July 3, 1996, marked the end of the Indianapolis Indians 65-year reign at Bush Stadium — a ballpark that housed the Indians for 20 division titles, 13 league titles and six class titles during its days as home to the minor league baseball team.
“The Indians final time to ‘take the field’ was immediately prior to the top of the ninth inning of that game and was announced from the top of the Indians dugout by Danny O’Malia,” recalls Cal Burleson, VP of Baseball and Administrative Affairs.
Eight days later, to help celebrate and mark the transition from the old ballpark to the new, a relay race made up with Special Olympics athletes carried the last ball used at Bush Stadium to the Indians’ new home, Victory Field, where it became the first ball used in that evening’s game. And now, twenty years later, although that ball has long since retired Victory Field has emerged as one of the country’s premier MiLB baseball venues.
One of the largest MiLB parks in the U.S., Victory Field is immaculately maintained and offers, says General Manager Randy Lewandowski, one of the best downtown-skyline views in all of baseball. And with record breaking crowds continuing to show up year after year — the month of May welcomed the park’s 12 millionth fan — Victory Field’s positioned well for continued success. Though oddly enough, the new stadium is actually a bit smaller than its west side predecessor with the current capacity topping at 14,200 compared to Bush’s 14,500.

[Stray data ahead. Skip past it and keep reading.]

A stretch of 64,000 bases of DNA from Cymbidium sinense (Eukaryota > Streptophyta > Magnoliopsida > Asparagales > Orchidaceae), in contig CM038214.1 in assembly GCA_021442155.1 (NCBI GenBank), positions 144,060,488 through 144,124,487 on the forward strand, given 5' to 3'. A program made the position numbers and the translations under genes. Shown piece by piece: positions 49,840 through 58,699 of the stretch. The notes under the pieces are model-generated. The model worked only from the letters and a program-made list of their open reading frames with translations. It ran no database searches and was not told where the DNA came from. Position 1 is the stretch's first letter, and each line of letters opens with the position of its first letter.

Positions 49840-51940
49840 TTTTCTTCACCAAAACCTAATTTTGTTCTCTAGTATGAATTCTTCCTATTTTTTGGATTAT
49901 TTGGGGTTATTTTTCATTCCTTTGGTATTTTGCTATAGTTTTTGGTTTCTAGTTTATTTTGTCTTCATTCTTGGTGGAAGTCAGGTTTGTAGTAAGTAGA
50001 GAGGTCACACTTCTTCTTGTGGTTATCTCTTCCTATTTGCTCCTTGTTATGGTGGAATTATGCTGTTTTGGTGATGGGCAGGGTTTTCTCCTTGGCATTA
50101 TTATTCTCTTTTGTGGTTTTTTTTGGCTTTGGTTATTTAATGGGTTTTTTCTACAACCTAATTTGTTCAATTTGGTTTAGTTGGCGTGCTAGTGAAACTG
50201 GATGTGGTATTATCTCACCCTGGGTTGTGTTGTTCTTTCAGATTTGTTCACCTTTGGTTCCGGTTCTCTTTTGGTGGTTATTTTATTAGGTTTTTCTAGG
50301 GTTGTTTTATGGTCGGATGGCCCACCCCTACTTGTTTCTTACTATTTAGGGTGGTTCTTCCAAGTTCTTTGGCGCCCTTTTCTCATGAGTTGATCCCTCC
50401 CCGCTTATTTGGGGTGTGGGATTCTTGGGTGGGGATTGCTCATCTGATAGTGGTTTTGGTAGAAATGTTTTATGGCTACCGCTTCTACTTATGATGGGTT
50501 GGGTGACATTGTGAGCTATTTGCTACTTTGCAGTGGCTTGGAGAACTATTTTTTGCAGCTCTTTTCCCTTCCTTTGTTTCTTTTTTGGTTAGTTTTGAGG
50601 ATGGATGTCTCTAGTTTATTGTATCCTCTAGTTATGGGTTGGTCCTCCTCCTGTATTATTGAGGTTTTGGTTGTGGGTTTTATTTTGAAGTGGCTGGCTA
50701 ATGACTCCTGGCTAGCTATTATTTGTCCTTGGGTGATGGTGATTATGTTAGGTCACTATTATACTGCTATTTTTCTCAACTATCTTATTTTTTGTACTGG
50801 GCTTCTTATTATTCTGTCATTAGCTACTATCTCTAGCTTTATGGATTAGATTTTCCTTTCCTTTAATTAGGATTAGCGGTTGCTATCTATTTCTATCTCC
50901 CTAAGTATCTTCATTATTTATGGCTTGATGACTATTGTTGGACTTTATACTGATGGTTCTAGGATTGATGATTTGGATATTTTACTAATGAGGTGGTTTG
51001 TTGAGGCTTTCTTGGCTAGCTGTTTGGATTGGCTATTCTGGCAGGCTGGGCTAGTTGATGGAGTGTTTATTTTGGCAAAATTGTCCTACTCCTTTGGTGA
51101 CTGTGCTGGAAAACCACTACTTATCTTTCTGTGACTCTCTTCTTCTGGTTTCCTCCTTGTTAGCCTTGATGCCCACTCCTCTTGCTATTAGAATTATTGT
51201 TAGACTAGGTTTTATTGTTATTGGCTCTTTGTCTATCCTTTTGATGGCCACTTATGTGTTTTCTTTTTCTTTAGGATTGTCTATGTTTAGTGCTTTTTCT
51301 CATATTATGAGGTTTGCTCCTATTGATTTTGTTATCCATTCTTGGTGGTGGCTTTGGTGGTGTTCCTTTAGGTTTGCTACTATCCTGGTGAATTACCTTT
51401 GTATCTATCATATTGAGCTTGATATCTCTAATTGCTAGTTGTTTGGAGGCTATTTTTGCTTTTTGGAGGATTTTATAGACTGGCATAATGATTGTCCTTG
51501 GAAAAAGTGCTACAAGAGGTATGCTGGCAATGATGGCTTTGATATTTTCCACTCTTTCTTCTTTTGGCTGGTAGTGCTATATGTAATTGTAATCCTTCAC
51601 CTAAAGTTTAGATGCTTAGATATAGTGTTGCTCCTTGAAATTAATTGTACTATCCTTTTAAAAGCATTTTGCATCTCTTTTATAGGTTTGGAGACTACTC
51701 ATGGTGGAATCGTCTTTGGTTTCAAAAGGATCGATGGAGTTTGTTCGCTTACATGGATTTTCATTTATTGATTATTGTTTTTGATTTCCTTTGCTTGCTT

“Victory Field opened with a capacity of 15,500 but has decreased due to stadium improvements,” said Lewandowski. However, since its opening, its maintained the second-highest overall attendance in all of MiLB falling slightly behind the Buffalo Bisons’ Coca cola Field.
The move from Bush Stadium to Victory Field has proven to be a win-win for both fans and players alike. Centrally located in the heart of downtown, Victory Field boasts a concourse with 360 degrees views of the playing field whether you’re seated in the lower deck, upper deck, lawn berm or in one of the well-appointed boxes. Plus there are multiple concession sites, plenty of restrooms, two picnic areas, and a full-service bar.
As for the players, though most have never stepped inside the old stadium, they’re able to enjoy all the amenities of larger, more modernly equipped clubhouses; which for the home team includes a full weight room, ample dressing space, a large sports medicine area and a player’s lounge. Additionally, there are two full size indoor batting tunnels near the clubhouse. But maybe most importantly — especially from a player’s point of view — is the exceptional playing surface, which has earned Victory Field Triple-A field of the year recognition three out of the last five seasons and is widely considered one of the best in all of professional baseball.
One things for sure, whether you’re a fan, a player, or anyone in between, Victory Field is unquestionably one of the best places in the country to enjoy our national pastime and if the next 20 years are anything like the last, its sure to continue as a staple summertime destination for years to come.